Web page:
The U.S. Food and Drug Administration is continuing its effort to reassure the public that Gulf seafood is safe, despite lingering concerns about the impact of the Deepwater Horizon oil spill.
“Gulf seafood is as safe to eat now as it was before the spill,” wrote Deputy Commissioner for Foods Michael Taylor on the agency blog last week.
Taylor described the process of setting a safety standard for seafood. The FDA, the National Oceanic and Atmospheric Administration, the Environmental Protection Agency, and the Gulf states settled on using Polycyclic Aromatic Hydrocarbons (PAHs) — a group of chemicals found in coal tar, crude oil, as well as chargrilled or “blackened” food, that may cause cancer — as the safety marker.
In all, more than 10,000 seafood specimens were tested by public health officials. In most samples, no PAHs were found, and the samples that tested positive showed levels of PAHs that were 100 to 1,000 times below the levels which would raise a health concern, according to FDA.
“The best way to understand how safe Gulf seafood is, is to visualize how much seafood you could eat and still not reach the levels of concern,” said Taylor.
“Given the low levels of PAHs we found, when we found them at all, someone could eat 63 lbs. of peeled shrimp (that’s 1,575 jumbo shrimp); or 5 lbs. of oyster meat (that’s 130 individual oysters); or 9 lbs. of fish (that’s 18 8-ounce fish filets) every day for five years and still not reach the levels of concern. We feel confident that the levels that were set are safe and protect the health of anyone who eats seafood, including children and pregnant women.”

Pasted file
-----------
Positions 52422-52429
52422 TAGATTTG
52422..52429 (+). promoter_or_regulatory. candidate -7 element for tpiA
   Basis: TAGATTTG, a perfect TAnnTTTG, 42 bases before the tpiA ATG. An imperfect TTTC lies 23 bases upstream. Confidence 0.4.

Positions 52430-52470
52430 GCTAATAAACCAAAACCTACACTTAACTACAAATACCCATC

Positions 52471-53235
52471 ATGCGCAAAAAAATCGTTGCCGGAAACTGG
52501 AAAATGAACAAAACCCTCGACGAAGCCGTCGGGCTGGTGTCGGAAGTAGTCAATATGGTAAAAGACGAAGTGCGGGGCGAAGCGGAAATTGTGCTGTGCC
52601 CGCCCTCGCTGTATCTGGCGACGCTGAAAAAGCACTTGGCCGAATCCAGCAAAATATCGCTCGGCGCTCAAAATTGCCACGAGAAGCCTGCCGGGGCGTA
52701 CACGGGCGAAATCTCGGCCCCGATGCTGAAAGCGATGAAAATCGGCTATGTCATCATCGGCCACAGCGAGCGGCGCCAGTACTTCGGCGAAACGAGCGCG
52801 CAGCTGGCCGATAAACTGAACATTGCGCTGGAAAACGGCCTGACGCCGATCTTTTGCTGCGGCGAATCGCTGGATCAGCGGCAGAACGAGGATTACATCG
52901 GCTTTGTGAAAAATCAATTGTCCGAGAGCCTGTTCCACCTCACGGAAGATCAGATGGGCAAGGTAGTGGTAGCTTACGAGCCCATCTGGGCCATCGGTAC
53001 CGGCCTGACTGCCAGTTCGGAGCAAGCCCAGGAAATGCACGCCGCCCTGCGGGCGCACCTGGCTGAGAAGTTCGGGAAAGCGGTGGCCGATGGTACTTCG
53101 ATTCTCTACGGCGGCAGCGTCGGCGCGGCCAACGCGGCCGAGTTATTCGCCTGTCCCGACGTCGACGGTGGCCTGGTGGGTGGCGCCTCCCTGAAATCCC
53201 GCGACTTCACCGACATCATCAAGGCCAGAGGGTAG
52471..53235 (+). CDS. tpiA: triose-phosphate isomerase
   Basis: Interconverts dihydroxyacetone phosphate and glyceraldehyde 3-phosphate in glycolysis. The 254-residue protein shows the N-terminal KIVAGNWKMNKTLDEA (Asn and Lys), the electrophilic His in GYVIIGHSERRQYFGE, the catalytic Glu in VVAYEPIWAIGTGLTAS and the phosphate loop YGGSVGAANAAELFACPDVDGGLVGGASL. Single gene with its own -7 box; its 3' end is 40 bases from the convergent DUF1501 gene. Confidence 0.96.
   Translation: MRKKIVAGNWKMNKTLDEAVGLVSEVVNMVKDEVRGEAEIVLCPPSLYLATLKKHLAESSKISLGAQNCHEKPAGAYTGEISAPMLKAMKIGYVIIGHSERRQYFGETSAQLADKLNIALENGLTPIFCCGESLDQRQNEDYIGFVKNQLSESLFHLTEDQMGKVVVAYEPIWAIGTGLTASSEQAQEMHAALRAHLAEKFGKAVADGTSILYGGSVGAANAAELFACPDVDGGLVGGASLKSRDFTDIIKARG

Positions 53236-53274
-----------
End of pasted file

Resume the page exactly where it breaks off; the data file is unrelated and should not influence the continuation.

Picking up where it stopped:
“A great deal of effort was invested after the Gulf spill so that we could provide an answer to one question: Is Gulf seafood safe to eat? Yes, Gulf seafood is safe to eat, and it is safe to eat for everyone.”
The most recent concerns about the safety of Gulf seafood stem from a Natural Resources Defense Council study that questioned FDA’s threshold for PAHs.
In an article published in Environmental Health Perspectives in October, NRDC researchers reported that FDA’s methods for setting safety levels for Gulf seafood “significantly underestimate the risk from seafood contaminants.” The researchers concluded that FDA overestimated safe levels for PAHs by as much as 10,000 times for vulnerable populations, like pregnant women and children.
Federal public health officials stand by the interagency assessment that seafood from the Gulf of Mexico is safe to eat.
“Just to be sure that we did not miss anything, federal and state officials continue to collect and test seafood from the Gulf,” according to FDA’s website. “The seafood we have collected continues to be free from harmful oil and dispersant residues.”